As Brutus goes, Cassius’s conspiracy, and the assassination it entails, goes. Brusasco wavers and worries with dramatic effect that makes Brutus understood. He is patrician and a leader by nature, traits that will be counterproductive when Antony turns the Roman mob against Caesar’s slaughterers, and Brutus remains certain and executive in a field in which Cassius is more suited, the vicious administration of government and war.
Brusasco lives Brutus’s tragedy, which gives depth to Burns’s already impressive approach to “Julius Caesar’s” overarching lessons.
Paul Hebron strengthens Burns’s telling by demonstrating Caesar’s charisma and way with his people while never stinting on the ruler’s tetchy side, his expectation to command, be obeyed, and be an unchallengeable law unto himself.
As was said about Gamache, Hebron humanizes Caesar. He makes him likeable and reasonable. Until he is crossed. Then the despot comes out. Hebron lets us see that tyrant in his authoritarian ways, his capriciousness, and his vanity.
Hebron’s performance makes you like Caesar enough that the conspirators’ action, though justified by what is heard from Shakespeare, Masefield, and Addison, makes you as sad as it make you momentarily satisfied. Hebron makes it seem as if, with enough numbers sounding a differing opinion, Caesar’s ambitions could be quelled or at least controlled. Again, an actor contributes in a way to underscore the tragedy Shakespeare creates.
I called Burns audacious in this tome’s first sentence. A prime example, and the pinnacle of tragedy, is the director’s choice to have Caesar grab Brutus’s hand and thrust Brutus’s knife in the most vulnerable place between the lowers ribs as Hebron intones the famous, “E tu, Bruté. It is as If Caesar acknowledges his wrongs and repents them by striking the killing rent himself. “E tum Bruté” takes on a context of “If you think I deserve this fate, Brutus, then I must.” It foments a resolution to accept the conspirators’ judgment. I am not sure I agree with the choice, but I admire the guts — no pun — it took to make it and the affecting way it was enacted.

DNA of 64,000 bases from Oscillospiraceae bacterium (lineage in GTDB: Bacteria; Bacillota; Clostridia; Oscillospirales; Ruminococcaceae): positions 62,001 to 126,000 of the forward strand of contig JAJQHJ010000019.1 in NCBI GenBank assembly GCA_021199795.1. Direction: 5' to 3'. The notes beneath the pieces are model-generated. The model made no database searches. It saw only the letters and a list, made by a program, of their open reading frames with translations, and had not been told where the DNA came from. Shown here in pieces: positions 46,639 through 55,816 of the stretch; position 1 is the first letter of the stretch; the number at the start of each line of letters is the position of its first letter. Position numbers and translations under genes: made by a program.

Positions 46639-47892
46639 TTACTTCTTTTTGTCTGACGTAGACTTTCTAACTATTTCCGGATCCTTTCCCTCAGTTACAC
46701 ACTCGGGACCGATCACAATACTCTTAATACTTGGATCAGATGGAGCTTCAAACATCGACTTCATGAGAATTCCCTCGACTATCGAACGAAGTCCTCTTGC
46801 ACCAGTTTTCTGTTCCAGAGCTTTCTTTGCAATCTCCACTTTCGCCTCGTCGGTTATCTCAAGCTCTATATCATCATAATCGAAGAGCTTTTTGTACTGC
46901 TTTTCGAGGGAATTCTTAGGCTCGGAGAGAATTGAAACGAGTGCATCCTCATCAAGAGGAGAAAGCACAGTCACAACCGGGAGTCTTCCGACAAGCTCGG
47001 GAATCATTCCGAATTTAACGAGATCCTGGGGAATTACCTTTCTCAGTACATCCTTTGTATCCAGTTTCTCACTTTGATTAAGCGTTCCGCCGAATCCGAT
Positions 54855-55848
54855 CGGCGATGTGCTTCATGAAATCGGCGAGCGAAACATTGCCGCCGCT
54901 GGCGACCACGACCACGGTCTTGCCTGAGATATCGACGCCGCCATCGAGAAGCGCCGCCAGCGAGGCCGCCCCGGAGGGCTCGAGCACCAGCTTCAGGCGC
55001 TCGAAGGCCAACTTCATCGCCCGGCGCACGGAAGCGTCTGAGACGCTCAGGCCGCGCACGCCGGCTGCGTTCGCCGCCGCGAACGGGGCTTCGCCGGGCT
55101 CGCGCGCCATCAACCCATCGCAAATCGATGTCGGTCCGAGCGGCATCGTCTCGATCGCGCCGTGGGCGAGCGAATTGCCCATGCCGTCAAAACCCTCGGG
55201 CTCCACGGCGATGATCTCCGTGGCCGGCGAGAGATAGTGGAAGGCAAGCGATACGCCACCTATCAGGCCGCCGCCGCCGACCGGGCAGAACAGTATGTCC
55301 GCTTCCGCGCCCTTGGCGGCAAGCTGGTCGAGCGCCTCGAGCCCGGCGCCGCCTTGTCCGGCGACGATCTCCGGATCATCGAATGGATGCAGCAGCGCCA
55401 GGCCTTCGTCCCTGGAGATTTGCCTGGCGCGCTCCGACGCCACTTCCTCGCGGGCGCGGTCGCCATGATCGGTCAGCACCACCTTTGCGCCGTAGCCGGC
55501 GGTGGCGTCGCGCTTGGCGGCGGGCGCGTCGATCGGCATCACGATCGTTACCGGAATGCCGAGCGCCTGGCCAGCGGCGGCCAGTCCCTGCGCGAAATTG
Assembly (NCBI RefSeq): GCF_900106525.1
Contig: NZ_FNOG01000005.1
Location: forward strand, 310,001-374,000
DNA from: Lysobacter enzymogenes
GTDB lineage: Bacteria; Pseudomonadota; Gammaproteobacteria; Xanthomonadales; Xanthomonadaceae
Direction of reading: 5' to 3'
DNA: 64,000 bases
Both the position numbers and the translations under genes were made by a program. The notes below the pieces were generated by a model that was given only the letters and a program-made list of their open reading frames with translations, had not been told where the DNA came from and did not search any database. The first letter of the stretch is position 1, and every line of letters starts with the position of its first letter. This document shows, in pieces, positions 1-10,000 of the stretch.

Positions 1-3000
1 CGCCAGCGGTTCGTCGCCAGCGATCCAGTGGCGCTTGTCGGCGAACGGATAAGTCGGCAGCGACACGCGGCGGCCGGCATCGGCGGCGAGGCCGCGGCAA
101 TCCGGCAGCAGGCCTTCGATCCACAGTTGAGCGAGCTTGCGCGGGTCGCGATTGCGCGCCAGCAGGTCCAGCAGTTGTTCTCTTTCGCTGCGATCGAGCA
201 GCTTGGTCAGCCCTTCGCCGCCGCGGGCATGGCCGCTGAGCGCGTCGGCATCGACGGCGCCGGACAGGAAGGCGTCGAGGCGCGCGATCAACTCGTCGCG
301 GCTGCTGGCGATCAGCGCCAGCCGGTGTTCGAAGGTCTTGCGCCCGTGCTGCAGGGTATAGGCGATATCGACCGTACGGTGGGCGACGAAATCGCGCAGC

Mary Tuomanen is a wily, persuasive Cassius, a person who knows how to stir pots of bring his intended business to an efficient, effective boil. Tuomanen has to fight a self-conscious tendency to cue how clever she thinks — knows? — she’s being while acting, but in spite of the inner winks and nods in which she indulges, she always makes her characters interesting and often surprises with fresh, illuminating line readings.
Tuomanen’s Cassius gives Brusaco’s Brutus no chance to resist. He catches his ear, sets the scheme, whets an appetite to participate, then goes strategically among others of like mine to have them meet at Brutus’s home and accompany him to the assassination. Just as he arranges to have the same party, with Brutus, come to Caesar’s door and escort him to his murder.
Cassius’s conniving and organizational skills stand out in Tuomanen’s performance.
So does Cassius’s sincerity. He may become the second banana to Brutus, hut Tuomanen shows Cassius to have honest aims that spur him as much as his jealous or meretricious motives.
It is Cassius who knows what to do in most instances. He will see Caesar killed. He would have killed Mark Antony, too, and forbid Antony to address the masses at Caesar’s funeral.
Brutus overrules him on all regarding Antony, He also prevails when countermanding Cassius’s correct and superior military plan, leading to confusion, a rout, and suicides that might have been prevented. Even Antony and Octavius are stunned when the conspirators choose to bring their forces to their ground instead of remaining in a more defensible position and making Antony come to then.
Brutus knows how to abash Cassius, and Tuomanen lets you see the change, made in disinclination but geared to maintain unity and give Brutus the sway on which his misguided belief in his wisdom insists.
Brett Ashley Robinson’s Antony doesn’t seem a match for Brusasco’s grandeur or Cassius’s street smarts in the earliest scenes of the Shakespeare section. Robinson seems more like a puppy-like companion to Caesar than she does a proven general and potential leader.
That changes suddenly and unquestionably when Robinson launches into Antony’s funeral oration. From nowhere comes the intensity of Tuomanen and the perfectly measured phrasing of Gamache. After the beautifully rendered centerpiece speech, Robinson retains the fire and solidity of her biggest moment and grows into a potent and nimbly sly Antony.
David Pica does well in several parts, especially as Addison’s Cato and Brutus’s servant, Lucius. Tom Carman, always a welcome presence adds further maturity and range to his repertoire, scoring importantly as Octavius Caesar and as Julius Caesar’s fearful, prescient wife, Calpurnia. Julia Frey, Anita Holland, and Maya Lerman complete a flexible, versatile, and able cast. Kimie Muroya has an especially fine scene as the messenger, Titinius, whose news, alas, arrives after it has already been disastrously misconstrued.
“Julius Caesar” run in repertory with Ibsen’s “The Wild Duck” through Saturday, April 28, at the Quintessence Theatre Group’s home, the Sedgwick Theatre, 7137 Germantown Avenue, in Philadelphia. Shows are set for 7:30 p.m. April 12, 14, 18, 20, 22, and 27, 10 a.m. April 12, 19, and 27, and 2 p.m. April 28. Tickets range from $35 to $30 and can be obtained by calling 215-987-4450 or 1-866-811-4111 or by visiting https://web.ovationtix.com/trs/pe.c/10175784.